An initiative developed for the Virginia Food Access Network
Live Client Project
Background: When the First Lady of Virginia asked teams of Brandcenter students to volunteer to work on a cause project for the Virginia Food Access Network, our team jumped at the opportunity. Not only did we feel honored to be working on a cause so dear to the First Lady, but we were extremely humbled to potentially create work that would benefit our fellow Virginians.
The Ask: How does the Virginia Food Access Network (VFAN) improve usage of its website, especially the data stories and analytics tools, to ultimately facilitate food access throughout Virginia.
Problem: The VFAN website is stagnant and complicated. Users sign up to be part of the network, but often don't know what to do with the site due to the complexity and ambiguity of the data stories and information provided. Therefore, they end up not utilizing it, or even forgetting that it exists.
Research: We reached out to both current "subscribers" to the site, as well as members of the food access community to get more information about how they interact, or would interact, with VFAN. What we found through multiple interviews, is that the number one concern of food access organizations is their financial security, not finding connections or information about the food access network in VA. Through analysis of select publicly available financial statements, we determined that the average Virginian food bank budget is derived from 70% private contributions, 19% government fees and grants, and 11% programs and service fees. Ultimately 90% of these funds go directly to program services, while 7% is spent on fundraising and 3% is spent on management. With such little room to pay for overhead, organizations often rely heavily on volunteers. Volunteers save an organization roughly $28 each hour they are present. FeedMore Virginia valued the 160,563 hours served with them at $4,488,468. But we recognized that it's not just manual labor or transportation that can save these organizations money; people can donate marketing and design know-how, financial knowledge, and clerical assistance as well.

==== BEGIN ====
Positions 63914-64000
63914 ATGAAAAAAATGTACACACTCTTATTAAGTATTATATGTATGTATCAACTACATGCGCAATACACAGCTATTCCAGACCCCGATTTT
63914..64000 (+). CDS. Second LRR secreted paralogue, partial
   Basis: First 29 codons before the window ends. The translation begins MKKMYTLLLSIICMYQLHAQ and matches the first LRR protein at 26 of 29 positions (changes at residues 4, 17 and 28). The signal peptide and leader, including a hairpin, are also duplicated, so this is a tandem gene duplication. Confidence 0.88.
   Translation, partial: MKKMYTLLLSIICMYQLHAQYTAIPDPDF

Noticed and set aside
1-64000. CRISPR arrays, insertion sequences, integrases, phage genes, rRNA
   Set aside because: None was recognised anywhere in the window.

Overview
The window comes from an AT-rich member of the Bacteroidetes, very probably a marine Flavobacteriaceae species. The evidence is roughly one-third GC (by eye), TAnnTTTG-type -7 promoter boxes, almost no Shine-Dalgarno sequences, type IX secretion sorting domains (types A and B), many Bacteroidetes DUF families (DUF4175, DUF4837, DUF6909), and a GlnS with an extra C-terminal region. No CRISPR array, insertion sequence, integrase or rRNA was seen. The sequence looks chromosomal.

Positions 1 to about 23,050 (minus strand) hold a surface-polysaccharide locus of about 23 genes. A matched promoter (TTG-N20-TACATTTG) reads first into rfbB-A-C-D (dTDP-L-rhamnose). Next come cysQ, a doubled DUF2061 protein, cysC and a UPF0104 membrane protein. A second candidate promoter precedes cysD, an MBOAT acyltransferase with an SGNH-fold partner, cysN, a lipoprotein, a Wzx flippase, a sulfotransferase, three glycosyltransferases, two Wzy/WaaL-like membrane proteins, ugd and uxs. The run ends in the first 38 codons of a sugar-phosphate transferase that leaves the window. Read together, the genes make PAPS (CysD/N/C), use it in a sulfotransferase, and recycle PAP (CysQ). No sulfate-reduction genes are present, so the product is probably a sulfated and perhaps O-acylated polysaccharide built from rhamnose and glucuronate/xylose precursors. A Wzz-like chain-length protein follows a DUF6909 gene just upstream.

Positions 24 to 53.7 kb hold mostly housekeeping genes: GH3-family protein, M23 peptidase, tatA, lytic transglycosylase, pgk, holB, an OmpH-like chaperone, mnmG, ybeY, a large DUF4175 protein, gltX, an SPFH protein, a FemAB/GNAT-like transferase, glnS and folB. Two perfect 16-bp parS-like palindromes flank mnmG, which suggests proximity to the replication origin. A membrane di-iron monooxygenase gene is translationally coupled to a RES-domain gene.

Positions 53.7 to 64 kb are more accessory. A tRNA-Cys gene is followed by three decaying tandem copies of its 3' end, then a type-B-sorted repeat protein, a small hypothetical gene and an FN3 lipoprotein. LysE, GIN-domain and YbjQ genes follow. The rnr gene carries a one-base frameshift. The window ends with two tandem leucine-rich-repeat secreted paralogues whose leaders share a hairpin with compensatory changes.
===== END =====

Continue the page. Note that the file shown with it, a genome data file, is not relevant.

What We Heard:
"Funding is always our number one problem." -Virginia Peninsula Food Bank
"The demand for our services is increasing constantly, but our budget stays the same." - Appalachian Sustainable Development
"We tap the same few donors and granters every year--- if just one doesn't pull through, that means we can't serve thousands of people." -Colonial Heights Food Bank
Insight: Food access organizations, including those who subscribe to VFAN, first need to be secure financially before they can begin to effectively use the resources of the Virginia Food Access Network, particularly the data stories.
Approach: Using VFAN to not only connect organizations that fight hunger to data stories, but also leverage that data to connect food access organizations and people to the resources they need. Ultimately this will develop stronger, healthier food access organizations. We specifically focused on bolstering the volunteer network, which ultimately saves these organizations money. Both able bodied and able minded people want to donate their time to food access causes, but there isn't a central place for them to do so.
Rationale: Financial security is the number one concern for food access organizations. Alleviating part, or all, of this concern allows them to expand program efforts and focus on growing their reach. It also gives them a reason to want to look at the data stories on the VFAN site as they seek to further their reach outside of their local service area.
Strategy: Grow Virginia's Growers.
Target: Food access organizations (food banks, farmers, educators, etc.) as well as able minded and able bodied volunteers interested in assisting them.